1) Little Witch Academia
I do a lot of work with children's literature and folklore. Maybe that's why I always gravitate toward any iteration of “magical girl” or “girls using magic” stories when I suppose I ought to have outgrown them. (Not that I put much stock into that sort of thing.) Whatever the reason, Little Witch Academia manages to combine a lot of my favorite tropes and themes into one visually fascinating show. It's got a strong heroine, fantasy and folklore elements, and underdogs who triumph despite everyone saying that they're too weird or untalented. From a literary perspective, it also has a good use of foil figures to develop its characters and interesting mythological roots that help develop the story's world. In my education career, we talk a lot about stories that empower not just girls, but children in general. Little Witch Academia may be mostly about girls, but its messages about not giving up or letting anyone bring you down could do that for anyone, and that's part of what I love about this show.

Akko's journey to become a witch in a world that's rapidly eschewing magic for technology can certainly be read as analogous to the way analog pursuits have fallen out of favor as their digital alternatives take precedent, but at its heart, the story is more about how Akko won't let anything bring her down. People sneer at her and often doubt that she can do what she strives to, but none of that stops her. She's got that can-do attitude down, and while it can be irritating at times, it also makes her an impressive person. We don't all get to be who we dreamed of as children (possibly because there aren't any more lighthouse keepers, as in my case), but Akko does – and along the way she manages to keep believing in what's important to her and convince others that these beliefs are worthwhile. It's an empowering message that comes with a variety of other characters who are also learning about themselves – Sucy's going to be Sucy no matter what anyone has to say about that. (And Sucy is awesome.) Add to this beautiful animation and some neat imagery, as well as strong vocals from both dub and sub casts, and I can almost overlook the frustration of how Netflix released it.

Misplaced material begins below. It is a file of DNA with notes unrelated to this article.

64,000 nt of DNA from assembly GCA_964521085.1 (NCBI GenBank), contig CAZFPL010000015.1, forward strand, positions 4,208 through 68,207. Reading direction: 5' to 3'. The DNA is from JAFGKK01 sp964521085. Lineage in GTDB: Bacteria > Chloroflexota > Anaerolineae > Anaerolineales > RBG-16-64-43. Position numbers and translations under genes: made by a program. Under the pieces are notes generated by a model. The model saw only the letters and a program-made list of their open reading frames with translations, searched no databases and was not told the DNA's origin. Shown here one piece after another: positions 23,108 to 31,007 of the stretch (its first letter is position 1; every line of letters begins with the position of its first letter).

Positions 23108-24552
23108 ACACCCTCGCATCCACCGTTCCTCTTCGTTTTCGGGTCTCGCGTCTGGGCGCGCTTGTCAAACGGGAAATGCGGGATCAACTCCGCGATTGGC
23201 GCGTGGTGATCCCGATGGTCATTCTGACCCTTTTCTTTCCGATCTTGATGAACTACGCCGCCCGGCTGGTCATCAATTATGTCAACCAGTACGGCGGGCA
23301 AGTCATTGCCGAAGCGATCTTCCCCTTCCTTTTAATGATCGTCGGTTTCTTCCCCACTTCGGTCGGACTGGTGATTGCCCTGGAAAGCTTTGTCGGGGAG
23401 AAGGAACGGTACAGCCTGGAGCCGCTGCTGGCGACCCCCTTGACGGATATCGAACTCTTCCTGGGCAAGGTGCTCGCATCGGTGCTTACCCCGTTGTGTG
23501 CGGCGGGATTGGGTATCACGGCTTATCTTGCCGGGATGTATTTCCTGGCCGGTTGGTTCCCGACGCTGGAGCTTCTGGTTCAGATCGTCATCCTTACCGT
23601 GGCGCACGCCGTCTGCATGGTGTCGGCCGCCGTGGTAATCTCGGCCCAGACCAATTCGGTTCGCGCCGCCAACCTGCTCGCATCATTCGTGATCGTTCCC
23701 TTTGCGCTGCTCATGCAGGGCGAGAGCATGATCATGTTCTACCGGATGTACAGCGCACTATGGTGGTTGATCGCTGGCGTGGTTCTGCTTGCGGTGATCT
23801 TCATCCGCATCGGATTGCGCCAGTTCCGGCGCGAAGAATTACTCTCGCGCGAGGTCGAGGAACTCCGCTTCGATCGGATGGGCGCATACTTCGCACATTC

Zac Bertschy

Before I get into the list proper, a few things: one, if you'd like to hear more about all these, I went into detail during our big end of the year Best of 2017 ANNCast just a few days ago, so check that out. Two: I swear I don't say this every year, but 2017 was a really great year for anime, and I highly recommend rooting around in all of these lists and pulling out all of the interesting stuff. Anyway, let's get to it.

5. Recovery of an MMO Junkie
Alright, I know this show isn't particularly substantial, but it took my #5 slot anyway. What impressed me most about this show – and the thing that pulled me in – was the respect it afforded its characters while still allowing them to be real people. This is a story about a lady in her early 30s who spends all of her time online, coping with a tremendous amount of social anxiety – rather than portraying her as a lovable cartoon obsessive or a NEET stereotype, MMO Junkie allows us to get in close and empathize with her situation without judging. Instead, we're invited to watch her slowly overcome all that terrible anxiety with the help of a charming partner, culminating in a surprisingly well-executed meet-cute. I think it's entirely possible MMO Junkie would be dramatically better as a 2-hour movie, but it's a charming, effortless little show that will be instantly recognizable – and I think particularly heartwarming – if you've ever dealt with deep dark social anxiety.

4. Kemono Friends
I'm not really sure if this is a vote for Kemono Friends the show or Kemono Friends the phenomenon, but then, I'm not sure it's even really fair to judge Kemono Friends in a vaccum. There's so much you have to consider: the outsized, hilarious and sometimes touching fan reaction to it, its weird production lineage, even its impact on the local wildlife in Japan – all of these things have to be considered when you sit down and ingest this strange, crude little 3D show set in a seemingly abandoned theme park. Yeah, it's a little hard to watch, but I think that's a huge part of its charm – this was a show made by a tiny little team working with very few resources in a short amount of time, and what they made captured the attention of what felt like the entirety of anime fandom for a few months. I hope the eventual bluray release of Kemono Friends has some kind of documentary that places the show inside all of this context. On its own, stripped of all that framing, Kemono Friends is still a surreal experience, equal parts adorable and haunting, clearly hiding something from you just out of view. Inside that context, it reveals itself as both a clever idea executed with real spark on limited resources, and as an interesting museum piece on how we engage with media these days.